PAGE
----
As someone who’s on the search for your next position, you’re likely experiencing stress. After all, you’re going through it: your life has changed. You no longer have a stable source of income, you’re struggling to find a job, you’re living your ‘new normal.’
You’ve reached the point of exhaustion with your unemployed life. Still, stress aside, you’re focused on getting a job fast. You feel you can’t stop and calm down because you need money now.
But, please, reconsider this feeling. I’ve been there. And believe me: stopping to calm down and manage your stress isn’t a bad thing to do, when done in a healthy manner.
Losing a job (or role) and finding a job is stressful. When it comes to looking for employment, 83% of global working adults feel the job search is stressful, according to the results of a HIRED study. Imagine the percentage rate among those unemployed.
Three weeks ago, a relative suffered a traumatic injury from a bad accident. It didn’t look good, when he was first transported to the hospital. He suffered greatly from pain. But, through it all, I’ve been observing him fight back and endure with a strength no human gives.
Through my observations of his experience, I couldn’t help but reflect on the trauma of unemployment.
While engaged in reflection today, I thought about my lengthy, traditional job search experiences. Upon reflection, I now notice something I didn’t when I started: I (unintentionally)relied on my efforts for the achievement of my goal – getting a job. Too much.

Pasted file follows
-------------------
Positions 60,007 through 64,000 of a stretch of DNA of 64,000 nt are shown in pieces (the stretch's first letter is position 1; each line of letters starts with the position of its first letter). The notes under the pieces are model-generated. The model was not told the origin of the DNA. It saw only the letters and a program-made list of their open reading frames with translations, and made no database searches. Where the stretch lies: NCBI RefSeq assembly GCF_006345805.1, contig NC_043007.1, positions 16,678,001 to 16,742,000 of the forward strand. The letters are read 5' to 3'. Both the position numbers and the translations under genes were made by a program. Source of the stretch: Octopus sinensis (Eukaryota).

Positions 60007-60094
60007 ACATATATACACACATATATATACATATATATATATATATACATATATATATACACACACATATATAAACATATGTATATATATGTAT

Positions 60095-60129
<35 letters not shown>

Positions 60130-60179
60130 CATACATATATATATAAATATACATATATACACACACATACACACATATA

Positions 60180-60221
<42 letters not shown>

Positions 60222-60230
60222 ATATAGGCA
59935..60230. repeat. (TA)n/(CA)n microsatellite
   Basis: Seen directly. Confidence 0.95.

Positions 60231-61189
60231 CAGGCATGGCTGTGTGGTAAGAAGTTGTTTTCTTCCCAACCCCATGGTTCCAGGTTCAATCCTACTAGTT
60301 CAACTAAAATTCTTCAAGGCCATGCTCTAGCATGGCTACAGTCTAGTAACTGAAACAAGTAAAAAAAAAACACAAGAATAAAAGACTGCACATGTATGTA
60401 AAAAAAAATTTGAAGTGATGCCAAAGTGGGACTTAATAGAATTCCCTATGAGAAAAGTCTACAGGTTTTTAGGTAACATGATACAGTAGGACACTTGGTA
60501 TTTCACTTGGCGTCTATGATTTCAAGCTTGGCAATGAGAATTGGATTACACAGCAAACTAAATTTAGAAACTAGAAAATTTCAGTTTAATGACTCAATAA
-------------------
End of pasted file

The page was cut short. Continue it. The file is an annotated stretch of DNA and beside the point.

I wanted to re-enter the workforce quickly after my solo experience in elder care. In no way did I want my job search to fail. In no way did I want to experience the trap of long-term unemployment. And, I focused on learning and putting into action every job hunt tip and method I could with the hope of getting hired quickly.
The job market has changed severely since the Great Recession (though massive layoffs occurred before). The United States’ unemployment rate still hovers at 5.0% (4.9% in the UK). What also hasn’t changed much, as recently reported by the US Bureau of Labor Statistics, is the number of ‘unemployed persons’: 7.9 million.
Without question, this is a significant number of people dealing with unemployment. And the number of ‘long-term unemployed persons’ (those without jobs for 27 weeks or more) is worth noting: 2.0 million people.